Forty-seven years ago this was a Friday, and about 12:30 p.m. I was flipping TV channels when I paused at WCBS-TV, New York. A soap opera was in progress, of no interest to a young fellow age 21, but the long thread of its story line, including every emotion there is, caught my interest and I lingered. But not for long. Quickly, on the simple black and white set, with just seven channels available through a rooftop antenna, came a bold screen with large letters shouting “CBS-TV NEWS BULLETIN.” Then the signal switched to a live newsroom, Walter Cronkite at a small desk, professionally but with almost incredulous tones, reading wire service copy: “There has been an attempt on the life of President Kennedy . …” The venerable reporter and commentator did not leave his post for a day, and this America remained glued to the TV for even longer, over an increasingly somber weekend and through JFK’s burial.
So much changed on Nov. 22, 1963, when 90 minutes later, after numerous news flashes of increasingly negative tone, Cronkite read another bulletin: “From Dallas, Texas, the flash is apparently official: President Kennedy died at 1 p.m. today, Central Standard Time, 2 p.m. Eastern Standard Time.”
As a young man, idealistic as so many of us were in that folk-singing era when youth had infused government, when hope seemed a sure bet despite a recession, the Cuban missile crisis and still-distant war drums in Vietnam, the president’s death shortened our sunny days, coinciding with the coming winter solstice. In JFK’s place was an older man, the less articulate, old-style politician Lyndon Johnson. He reassured the country as an uncle might after you lose your cool dad, and perhaps that made you get into bed, feel a bit tucked in and have some sleep. But the next morning you knew things would never, ever be the same.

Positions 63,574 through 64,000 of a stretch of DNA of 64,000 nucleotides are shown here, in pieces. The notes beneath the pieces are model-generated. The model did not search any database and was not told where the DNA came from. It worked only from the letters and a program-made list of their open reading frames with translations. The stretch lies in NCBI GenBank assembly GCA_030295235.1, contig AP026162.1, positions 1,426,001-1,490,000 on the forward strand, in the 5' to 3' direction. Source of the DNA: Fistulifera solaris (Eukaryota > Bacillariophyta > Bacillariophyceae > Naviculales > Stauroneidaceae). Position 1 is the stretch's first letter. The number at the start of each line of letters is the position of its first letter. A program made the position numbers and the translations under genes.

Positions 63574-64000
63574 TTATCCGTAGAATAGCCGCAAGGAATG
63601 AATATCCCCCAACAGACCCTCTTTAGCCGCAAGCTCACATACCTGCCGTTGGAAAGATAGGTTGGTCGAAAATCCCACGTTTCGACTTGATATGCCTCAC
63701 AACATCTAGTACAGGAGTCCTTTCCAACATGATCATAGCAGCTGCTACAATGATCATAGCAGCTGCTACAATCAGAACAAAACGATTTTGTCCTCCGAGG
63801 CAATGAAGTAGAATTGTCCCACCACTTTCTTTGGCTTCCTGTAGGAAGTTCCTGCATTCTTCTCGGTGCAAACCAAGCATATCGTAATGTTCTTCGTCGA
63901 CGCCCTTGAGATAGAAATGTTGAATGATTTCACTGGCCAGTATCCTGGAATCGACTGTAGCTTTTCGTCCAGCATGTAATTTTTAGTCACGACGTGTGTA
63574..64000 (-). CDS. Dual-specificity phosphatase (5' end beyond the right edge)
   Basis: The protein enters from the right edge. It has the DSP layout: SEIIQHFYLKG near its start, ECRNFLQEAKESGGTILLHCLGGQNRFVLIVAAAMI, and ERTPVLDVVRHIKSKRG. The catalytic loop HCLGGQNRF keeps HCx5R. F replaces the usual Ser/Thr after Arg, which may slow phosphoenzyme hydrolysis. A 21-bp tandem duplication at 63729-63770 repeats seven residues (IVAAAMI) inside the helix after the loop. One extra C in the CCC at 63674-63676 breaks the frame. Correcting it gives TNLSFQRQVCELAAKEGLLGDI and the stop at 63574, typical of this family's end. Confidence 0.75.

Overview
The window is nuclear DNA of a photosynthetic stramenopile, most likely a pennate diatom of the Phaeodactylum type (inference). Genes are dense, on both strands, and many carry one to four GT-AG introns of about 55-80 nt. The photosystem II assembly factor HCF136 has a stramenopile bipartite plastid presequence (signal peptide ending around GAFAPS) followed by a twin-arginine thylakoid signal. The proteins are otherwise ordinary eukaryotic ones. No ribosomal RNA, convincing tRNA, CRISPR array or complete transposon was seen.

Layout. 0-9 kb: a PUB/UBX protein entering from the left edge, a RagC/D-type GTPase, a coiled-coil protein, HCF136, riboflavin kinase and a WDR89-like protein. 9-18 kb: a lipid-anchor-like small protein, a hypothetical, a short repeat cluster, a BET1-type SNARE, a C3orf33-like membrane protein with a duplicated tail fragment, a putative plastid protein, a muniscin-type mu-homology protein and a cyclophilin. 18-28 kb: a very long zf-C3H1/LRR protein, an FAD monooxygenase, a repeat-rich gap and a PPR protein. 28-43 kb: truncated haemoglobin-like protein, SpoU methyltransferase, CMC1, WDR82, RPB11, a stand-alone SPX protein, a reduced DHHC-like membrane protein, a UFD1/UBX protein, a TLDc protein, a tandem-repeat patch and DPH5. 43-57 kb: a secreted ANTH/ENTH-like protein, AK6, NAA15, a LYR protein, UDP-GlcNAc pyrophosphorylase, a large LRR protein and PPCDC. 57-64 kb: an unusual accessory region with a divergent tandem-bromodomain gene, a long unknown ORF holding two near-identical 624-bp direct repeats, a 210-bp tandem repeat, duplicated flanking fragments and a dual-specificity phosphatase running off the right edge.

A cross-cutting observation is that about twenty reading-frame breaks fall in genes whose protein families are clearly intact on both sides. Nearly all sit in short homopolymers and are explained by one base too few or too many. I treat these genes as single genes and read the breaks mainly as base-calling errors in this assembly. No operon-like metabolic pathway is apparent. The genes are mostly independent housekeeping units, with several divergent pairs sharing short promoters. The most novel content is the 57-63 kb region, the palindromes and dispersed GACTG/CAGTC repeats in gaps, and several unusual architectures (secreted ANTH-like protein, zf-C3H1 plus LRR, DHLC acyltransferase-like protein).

And they have not been the same. Presidencies since JFK have become increasingly isolated, surrounded by necessary security to protect our national leader from nuts but in the process putting the person into a cocoon apart from the people. Elect a president and you never see him (her?) again except through the filters his advisers employ. They have his ear, these special interests of whatever bent, not the citizens who cry when their presidents are taken from them.
Ever more complex is our government today, and the super economic power concentrated in the secretive military/industrial complex that Eisenhower the old warrior warned us about is much stronger and deeply entrenched.
Today no president has simple choices, for the world is so very complex. Idealism seems reserved for the political stump, not for the Oval Office.
John Fitzgerald Kennedy, may he rest in peace, kept the stump with him for much of his short tenure, continuing his well-phrased speeches, strumming the rhythm of the song of hope. What success or failure or a mixture of both he might have brought to the nation – in the economy, in dealing with the Cold War, in Vietnam – can only be conjectured. Was his the last approachable presidency? That, too, is speculative.